Whether you’re taking your cat across town or across the country, safety and preparedness go hand in hand. Stories abound of cats escaping during moves, so establishing a safe, comfortable position at both ends of the move is critical.
create a safe room
The “safe room” should be created before the first crate is packed. Cats enjoy their routines and view any disturbance with suspicion. This is very useful when moving outdoor cats to a new home (bringing a few boxes before packing will allow them to preview without the annoyance of moving.)
The safe room should include:
- trash can
- comfortable bed
- food and water bowls
- favorite toy
- Scrapers and Carriers
If you have a timid cat, provide a box to hide from suspicious noises in the house.
Build a safe room with all the same items in the new location. You can choose to transport your cat at the beginning or end of the move, but be sure to keep her locked out until the last crate is deposited.
If you use a moving company or recruit a friend, or if you are not on site to supervise, leave a note on the door: “Cat inside – do not enter.” risk escape in certain situations, especially when moving an older cat to a new home.
When it’s time to transport your cat to a new location, put her in the crate and get in the car.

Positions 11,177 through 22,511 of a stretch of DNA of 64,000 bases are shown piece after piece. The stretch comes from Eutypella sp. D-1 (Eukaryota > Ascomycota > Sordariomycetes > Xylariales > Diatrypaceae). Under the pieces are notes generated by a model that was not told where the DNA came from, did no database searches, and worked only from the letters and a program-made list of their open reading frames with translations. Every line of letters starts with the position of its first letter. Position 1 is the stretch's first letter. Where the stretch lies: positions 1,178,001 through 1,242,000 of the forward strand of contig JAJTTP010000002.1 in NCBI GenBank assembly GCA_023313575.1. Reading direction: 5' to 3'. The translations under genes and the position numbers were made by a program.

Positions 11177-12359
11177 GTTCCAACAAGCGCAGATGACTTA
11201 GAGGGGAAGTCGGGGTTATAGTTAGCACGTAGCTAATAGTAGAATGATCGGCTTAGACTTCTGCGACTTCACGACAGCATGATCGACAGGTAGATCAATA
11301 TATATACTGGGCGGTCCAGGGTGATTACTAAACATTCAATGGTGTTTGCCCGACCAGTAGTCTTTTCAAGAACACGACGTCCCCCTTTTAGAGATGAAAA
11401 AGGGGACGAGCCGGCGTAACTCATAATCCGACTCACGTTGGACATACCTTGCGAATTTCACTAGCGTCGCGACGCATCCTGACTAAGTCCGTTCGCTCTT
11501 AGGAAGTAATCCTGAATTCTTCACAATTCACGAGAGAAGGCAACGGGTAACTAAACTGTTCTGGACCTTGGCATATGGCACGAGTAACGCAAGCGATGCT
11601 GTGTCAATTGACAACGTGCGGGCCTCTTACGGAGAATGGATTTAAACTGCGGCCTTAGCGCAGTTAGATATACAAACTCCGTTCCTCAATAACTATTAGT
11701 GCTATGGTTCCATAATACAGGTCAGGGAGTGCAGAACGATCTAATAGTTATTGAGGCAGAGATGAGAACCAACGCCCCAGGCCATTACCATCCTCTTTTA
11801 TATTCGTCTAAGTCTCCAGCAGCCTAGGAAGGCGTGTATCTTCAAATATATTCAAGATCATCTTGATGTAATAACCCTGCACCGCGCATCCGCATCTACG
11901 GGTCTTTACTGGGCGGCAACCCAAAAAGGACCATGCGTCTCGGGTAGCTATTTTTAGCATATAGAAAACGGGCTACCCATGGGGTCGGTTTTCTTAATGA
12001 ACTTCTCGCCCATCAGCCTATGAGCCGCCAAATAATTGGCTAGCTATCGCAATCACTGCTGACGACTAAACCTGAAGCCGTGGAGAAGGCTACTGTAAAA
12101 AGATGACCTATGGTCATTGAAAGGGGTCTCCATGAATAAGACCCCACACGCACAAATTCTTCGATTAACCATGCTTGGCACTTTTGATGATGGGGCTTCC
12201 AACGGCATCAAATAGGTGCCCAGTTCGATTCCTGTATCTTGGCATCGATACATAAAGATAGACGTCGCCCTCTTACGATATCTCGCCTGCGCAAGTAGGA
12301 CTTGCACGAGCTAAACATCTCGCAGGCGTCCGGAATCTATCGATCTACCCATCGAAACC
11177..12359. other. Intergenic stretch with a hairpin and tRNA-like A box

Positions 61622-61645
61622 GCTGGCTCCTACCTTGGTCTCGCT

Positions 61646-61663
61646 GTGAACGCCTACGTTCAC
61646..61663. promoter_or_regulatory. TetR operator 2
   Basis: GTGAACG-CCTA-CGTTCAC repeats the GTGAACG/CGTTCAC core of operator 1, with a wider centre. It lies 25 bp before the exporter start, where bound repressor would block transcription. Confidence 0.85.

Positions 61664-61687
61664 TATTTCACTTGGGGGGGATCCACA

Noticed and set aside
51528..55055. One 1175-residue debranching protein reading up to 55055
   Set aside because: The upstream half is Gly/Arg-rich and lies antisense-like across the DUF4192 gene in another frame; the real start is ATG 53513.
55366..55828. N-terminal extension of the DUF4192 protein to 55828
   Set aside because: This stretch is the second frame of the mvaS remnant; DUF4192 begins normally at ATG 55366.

Bring a few things from the old house that smell familiar to her. Spend a few minutes with her as she explores the room, reassuring her that she will be safe in her new home. Consider installing a Feliway plug-in diffuser to calm her down.
Your cat should only be released from her safe room once you’ve gone through the process of getting people in and out of the house — under strict supervision.
Cats are experts at finding the best hiding places. Consider keeping her in a safe room at night until she is more attuned to her surroundings.
Within a few days, your cat should be acclimatized to her new surroundings and recognize furniture and objects from her old dwelling. When she’s settled, add a litter box in your preferred location and place one in her safe room. Set up her food and water bowls in the kitchen or where she usually feeds. If she’s anxious, she’ll probably go back to the room, so don’t tear everything down too quickly.
Soon, both of you will feel comfortable in your new surroundings.
Moving across the country with your cat takes a lot of preparation, whether you’re traveling by car or plane.
The first step is to get a health check and renew any vaccines from your veterinarian. Microchip implants are also a good idea, in case your cat escapes? Horror stories abound of cats fleeing their carriers at airports or rest stops, with owners waiting days or even weeks to find the cat.